Labor Capacity To Fall as Planet Gets Warmer, More Humid, NOAA Study Says


Increasingly warm and humid conditions that are predicted in the coming decades could slash worker productivity 10 percent worldwide by mid-century and could eliminate worker capacity altogether in some regions during the hottest months, a new U.S. study predicts.

In an analysis of labor capacity based on existing military and industrial heat stress standards, researchers from the National Oceanic and Atmospheric Administration (NOAA) found that the amount of work that people can do in some regions has already dropped by 10 percent over the last six decades and that the lost labor capacity could double by 2050 based on global warming projections.

According to their analysis, published in the journal Nature Climate Change, a temperature increase of 6 degrees C (11 degrees F) would “eliminate all labor capacity in the hottest months in many areas,” including the U.S.’s lower Mississippi Valley.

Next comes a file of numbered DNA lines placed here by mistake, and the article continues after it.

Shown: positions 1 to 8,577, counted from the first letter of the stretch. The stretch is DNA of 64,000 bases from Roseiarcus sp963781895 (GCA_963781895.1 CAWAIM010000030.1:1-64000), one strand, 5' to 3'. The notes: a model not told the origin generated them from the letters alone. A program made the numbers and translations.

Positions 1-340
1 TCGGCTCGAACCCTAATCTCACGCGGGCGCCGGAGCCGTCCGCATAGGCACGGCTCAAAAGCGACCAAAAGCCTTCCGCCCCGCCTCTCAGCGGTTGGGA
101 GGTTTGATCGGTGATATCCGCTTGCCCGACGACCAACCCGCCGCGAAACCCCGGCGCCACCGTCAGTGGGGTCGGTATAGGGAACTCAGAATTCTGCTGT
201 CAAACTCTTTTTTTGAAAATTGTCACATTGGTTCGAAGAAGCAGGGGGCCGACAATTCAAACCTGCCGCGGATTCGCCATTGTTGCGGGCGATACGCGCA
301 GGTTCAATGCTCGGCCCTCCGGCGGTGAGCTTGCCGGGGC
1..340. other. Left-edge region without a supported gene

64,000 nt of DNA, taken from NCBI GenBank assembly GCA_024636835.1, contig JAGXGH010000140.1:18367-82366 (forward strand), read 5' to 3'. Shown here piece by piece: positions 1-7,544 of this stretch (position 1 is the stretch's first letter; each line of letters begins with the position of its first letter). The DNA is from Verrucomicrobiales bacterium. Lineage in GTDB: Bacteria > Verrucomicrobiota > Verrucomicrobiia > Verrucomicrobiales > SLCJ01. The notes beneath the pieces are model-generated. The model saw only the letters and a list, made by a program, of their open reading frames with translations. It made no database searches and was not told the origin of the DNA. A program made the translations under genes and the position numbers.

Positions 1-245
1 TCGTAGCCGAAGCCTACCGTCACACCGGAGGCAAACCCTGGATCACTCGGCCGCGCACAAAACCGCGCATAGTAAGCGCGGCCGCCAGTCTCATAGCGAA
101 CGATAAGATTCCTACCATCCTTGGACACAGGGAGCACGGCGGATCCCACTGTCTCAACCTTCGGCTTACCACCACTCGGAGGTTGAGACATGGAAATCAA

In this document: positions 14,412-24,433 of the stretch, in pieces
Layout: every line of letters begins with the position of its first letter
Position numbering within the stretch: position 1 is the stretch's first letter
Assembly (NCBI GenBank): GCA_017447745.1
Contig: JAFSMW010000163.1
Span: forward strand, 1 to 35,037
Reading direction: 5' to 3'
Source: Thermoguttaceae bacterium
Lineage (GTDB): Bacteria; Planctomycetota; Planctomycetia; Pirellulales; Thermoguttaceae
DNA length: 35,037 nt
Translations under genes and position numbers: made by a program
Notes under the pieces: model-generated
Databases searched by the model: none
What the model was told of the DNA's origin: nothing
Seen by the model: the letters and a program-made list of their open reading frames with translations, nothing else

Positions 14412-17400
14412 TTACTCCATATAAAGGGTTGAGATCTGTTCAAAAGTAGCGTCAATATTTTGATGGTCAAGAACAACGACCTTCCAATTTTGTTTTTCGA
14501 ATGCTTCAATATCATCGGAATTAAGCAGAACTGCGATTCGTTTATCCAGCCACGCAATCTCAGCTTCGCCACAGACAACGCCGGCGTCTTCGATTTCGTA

“This planet will start experiencing heat stress that’s unlike anything experienced today,” Ronald Stouffer, co-author of the study, told Reuters. According to the study, temperature increases must be limited to less than 3 degrees C (5 F) to maintain labor capacity in all areas during the hottest months.

Article appearing courtesy Yale Environment 360.

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Yale Environment 360 is an online magazine offering opinion, analysis, reporting and debate on global environmental issues. We feature original articles by scientists, journalists, environmentalists, academics, policy makers, and business people, as well as multimedia content and a daily digest of major environmental news. Yale Environment 360 is published by the Yale School of Forestry & Environmental Studies and Yale University. We are funded in part by the Gordon and Betty Moore Foundation and by the John D. and Catherine T. MacArthur Foundation. The opinions and views expressed in Yale Environment 360 are those of the authors and not of the Yale School of Forestry & Environmental Studies or of Yale University.

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